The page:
The global music industry is in a current state of reckoning. Post-#metoo, post pay gap acknowledgement, and following our understanding of the powerful advantages of diversity in the workplace, the industry is changing.

So when Vicki Gordon debuted her Australian Women in Music Conference and Awards (AWMAs) last October in Brisbane, it was met with thunderous applause from non-male industry workers and their allies, and… silent observation from many who are vastly overrepresented in our sector.

In an interview with TIO last year, Gordon responded to the detractors with:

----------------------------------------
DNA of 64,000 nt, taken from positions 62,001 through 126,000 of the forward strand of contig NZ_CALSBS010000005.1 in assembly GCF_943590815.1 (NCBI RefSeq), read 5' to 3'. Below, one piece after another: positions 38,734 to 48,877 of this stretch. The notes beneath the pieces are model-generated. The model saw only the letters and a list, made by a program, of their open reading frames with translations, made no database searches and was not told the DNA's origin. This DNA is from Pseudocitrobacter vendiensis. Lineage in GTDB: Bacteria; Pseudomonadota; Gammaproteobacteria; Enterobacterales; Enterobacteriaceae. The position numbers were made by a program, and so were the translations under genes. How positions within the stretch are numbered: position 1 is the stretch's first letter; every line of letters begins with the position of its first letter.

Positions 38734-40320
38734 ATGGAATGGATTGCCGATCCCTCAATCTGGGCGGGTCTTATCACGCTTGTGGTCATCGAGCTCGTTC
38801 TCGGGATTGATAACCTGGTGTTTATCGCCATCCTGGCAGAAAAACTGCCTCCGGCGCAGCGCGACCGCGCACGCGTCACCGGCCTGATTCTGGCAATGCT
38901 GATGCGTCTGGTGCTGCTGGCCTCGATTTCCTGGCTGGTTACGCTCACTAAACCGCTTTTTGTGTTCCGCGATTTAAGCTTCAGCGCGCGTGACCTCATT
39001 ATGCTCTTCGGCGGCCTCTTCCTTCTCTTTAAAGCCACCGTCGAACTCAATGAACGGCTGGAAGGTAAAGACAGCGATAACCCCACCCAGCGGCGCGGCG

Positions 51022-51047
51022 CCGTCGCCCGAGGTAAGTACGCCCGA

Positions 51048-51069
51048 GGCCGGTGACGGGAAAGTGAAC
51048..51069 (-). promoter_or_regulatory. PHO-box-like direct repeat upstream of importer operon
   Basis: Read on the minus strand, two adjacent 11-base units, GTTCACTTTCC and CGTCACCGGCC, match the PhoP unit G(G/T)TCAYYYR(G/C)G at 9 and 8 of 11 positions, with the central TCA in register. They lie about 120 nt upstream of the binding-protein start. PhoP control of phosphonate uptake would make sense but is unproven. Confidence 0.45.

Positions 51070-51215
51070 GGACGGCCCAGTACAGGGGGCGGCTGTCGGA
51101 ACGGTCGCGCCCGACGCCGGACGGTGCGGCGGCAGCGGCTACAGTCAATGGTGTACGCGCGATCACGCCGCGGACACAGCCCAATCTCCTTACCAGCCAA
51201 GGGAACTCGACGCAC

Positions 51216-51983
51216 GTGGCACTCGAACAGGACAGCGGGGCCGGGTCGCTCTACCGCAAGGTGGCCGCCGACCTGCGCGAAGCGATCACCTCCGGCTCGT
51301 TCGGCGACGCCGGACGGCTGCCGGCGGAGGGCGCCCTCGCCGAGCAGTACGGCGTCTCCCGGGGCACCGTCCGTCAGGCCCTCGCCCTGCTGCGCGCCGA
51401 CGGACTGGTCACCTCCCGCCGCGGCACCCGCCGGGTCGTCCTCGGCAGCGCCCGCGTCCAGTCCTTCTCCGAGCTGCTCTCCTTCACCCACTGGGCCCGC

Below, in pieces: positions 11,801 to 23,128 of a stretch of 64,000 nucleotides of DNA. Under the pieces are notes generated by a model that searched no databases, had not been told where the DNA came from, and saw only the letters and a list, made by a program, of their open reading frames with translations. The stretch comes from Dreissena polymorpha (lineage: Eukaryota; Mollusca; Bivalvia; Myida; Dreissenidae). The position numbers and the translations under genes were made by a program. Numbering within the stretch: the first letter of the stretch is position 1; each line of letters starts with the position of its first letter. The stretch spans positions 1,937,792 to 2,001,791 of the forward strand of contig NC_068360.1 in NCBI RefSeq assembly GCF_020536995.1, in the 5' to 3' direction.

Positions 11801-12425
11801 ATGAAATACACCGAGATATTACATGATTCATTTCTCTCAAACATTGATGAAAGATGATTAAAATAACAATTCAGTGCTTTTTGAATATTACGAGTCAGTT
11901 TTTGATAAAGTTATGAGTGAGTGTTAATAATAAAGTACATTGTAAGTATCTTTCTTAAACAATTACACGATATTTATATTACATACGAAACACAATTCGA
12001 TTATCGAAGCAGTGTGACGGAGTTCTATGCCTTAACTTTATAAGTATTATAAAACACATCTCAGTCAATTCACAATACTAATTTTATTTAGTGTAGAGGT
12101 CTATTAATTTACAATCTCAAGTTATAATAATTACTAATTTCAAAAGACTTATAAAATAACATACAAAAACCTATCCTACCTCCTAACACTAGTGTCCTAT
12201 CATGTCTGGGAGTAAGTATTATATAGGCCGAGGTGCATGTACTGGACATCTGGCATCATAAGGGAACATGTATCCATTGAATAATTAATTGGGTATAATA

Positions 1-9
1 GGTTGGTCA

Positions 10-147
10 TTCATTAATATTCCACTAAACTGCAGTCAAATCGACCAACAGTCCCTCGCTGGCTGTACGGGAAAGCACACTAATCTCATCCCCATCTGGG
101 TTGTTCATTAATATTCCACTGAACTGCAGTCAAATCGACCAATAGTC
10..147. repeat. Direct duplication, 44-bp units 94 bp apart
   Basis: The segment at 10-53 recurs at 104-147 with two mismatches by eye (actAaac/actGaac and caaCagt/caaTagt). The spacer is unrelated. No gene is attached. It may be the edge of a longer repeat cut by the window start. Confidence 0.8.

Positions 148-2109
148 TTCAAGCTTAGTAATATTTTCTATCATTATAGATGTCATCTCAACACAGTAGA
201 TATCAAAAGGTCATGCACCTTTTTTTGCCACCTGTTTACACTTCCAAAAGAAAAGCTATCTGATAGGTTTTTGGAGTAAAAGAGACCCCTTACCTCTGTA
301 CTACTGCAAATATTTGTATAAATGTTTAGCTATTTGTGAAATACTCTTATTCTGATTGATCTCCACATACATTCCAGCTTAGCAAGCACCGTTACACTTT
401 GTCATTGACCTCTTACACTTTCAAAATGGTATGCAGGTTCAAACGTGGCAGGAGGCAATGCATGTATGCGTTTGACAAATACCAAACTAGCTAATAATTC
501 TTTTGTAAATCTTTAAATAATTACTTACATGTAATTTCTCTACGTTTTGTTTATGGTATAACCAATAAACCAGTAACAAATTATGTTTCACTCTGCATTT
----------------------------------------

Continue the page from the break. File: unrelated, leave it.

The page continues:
“If we really believe in a world where men and women are equal, in the home, in the workforce and in a country, then we need to acknowledge their contributions,” she said.

“Up to this point we have been dealing with bias or unconscious constraints to acknowledging natural merit and we have an enormous opportunity to consciously redress that imbalance now.”

The conference and awards were a runaway success. Sparking an “unprecedented moment for music”, the event dove into pathways for music makers, new and emerging digital platforms, and the role of music as a political songbook. It also featured a film screening of ‘Her Sound Her Story’, a photographic exhibition and a keynote by Kate Ceberano.